This is a festive day in Lexington, the opening of Keeneland's spring meet, our annual celebration of dogwood blossoms, sundresses and seersucker, burgoo and, oh, yes, horses.
The film released by People for the Ethical Treatment of Animals last month and the related story in the New York Times offered up something uglier — a gritty, nasty view of backside indifference to these extraordinary equine athletes.
The film, shot in the barn of Steve Asmussen, a leading trainer whose horses include 2011 Derby runner up Nehro, featured his longtime assistant, Scott Blasi. People in the industry assail PETA, saying it's out to destroy not to reform racing, and decry misrepresenting an investigator as an employee to get the unauthorized footage.
But, whatever PETA's goals and methods, the footage served as a painful reminder that in racing horses too often are sacrificed rather than celebrated, medications are administered not as therapy but to mask symptoms and pain during a race.
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That seemed to be the take of Ogden Mills Phipps, chairman of The Jockey Club. In a statement released last week he complained that Thoroughbred racing has been too slow to take up national medication reforms proposed in 2011.
So far, of the 38 states that have racing, only four — Virginia, Maryland, Delaware and Massachusetts — have adopted the rules. Phipps brought out the big hammer, saying that if the rest of the states don't get serious, the Jockey Club is prepared to ask for federal oversight to protect horses.
The Kentucky Horse Racing Commission adopted the new standards earlier this year. Before they can go into effect they must be approved by two committees of the legislature.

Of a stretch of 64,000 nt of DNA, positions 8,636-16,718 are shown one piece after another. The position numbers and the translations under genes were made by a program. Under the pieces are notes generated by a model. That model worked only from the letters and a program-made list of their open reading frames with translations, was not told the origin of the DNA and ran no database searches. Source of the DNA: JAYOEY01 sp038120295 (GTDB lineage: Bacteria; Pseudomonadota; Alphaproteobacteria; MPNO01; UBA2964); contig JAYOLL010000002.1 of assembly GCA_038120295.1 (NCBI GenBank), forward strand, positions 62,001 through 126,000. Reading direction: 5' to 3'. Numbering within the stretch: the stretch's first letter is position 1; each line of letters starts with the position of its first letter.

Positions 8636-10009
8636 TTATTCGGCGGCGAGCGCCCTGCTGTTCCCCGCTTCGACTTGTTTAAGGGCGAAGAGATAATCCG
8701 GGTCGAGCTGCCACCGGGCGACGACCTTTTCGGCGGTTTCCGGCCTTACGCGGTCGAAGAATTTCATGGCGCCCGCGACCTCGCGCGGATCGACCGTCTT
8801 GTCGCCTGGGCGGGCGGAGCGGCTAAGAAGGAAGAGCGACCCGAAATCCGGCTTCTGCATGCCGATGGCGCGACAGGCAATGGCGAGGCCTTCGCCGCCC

John Ward, executive director of the Racing Commission, predicted that by late June or early Kentucky will join the other four states.
We would have liked for Kentucky to be first rather than at least fifth (several other states are at about the same point in the process so we may be further down) but this is progress. For trainers and veterinarians who want to obey the rules this will provide clarity.
However, for those who don't obey the rules, the proposed reforms also include a national system for tracking violations and assessing penalties that apply in addition to state penalties. Kentucky has not yet taken up this important aspect of the reforms.
People break the rules and endanger horses to make more money. When a violation means a slap on the hand, rules are broken. When getting caught means losing your livelihood for a long time, or permanently, the equation changes. It's as simple as that.
Clear, scientifically based medication rules with very strong and certain penalties will make horses safer.
Ward said the commission hasn't put the penalty aspect on the agenda yet but said, "I have a feeling it will be sooner rather than later."
Soonest, we'd say.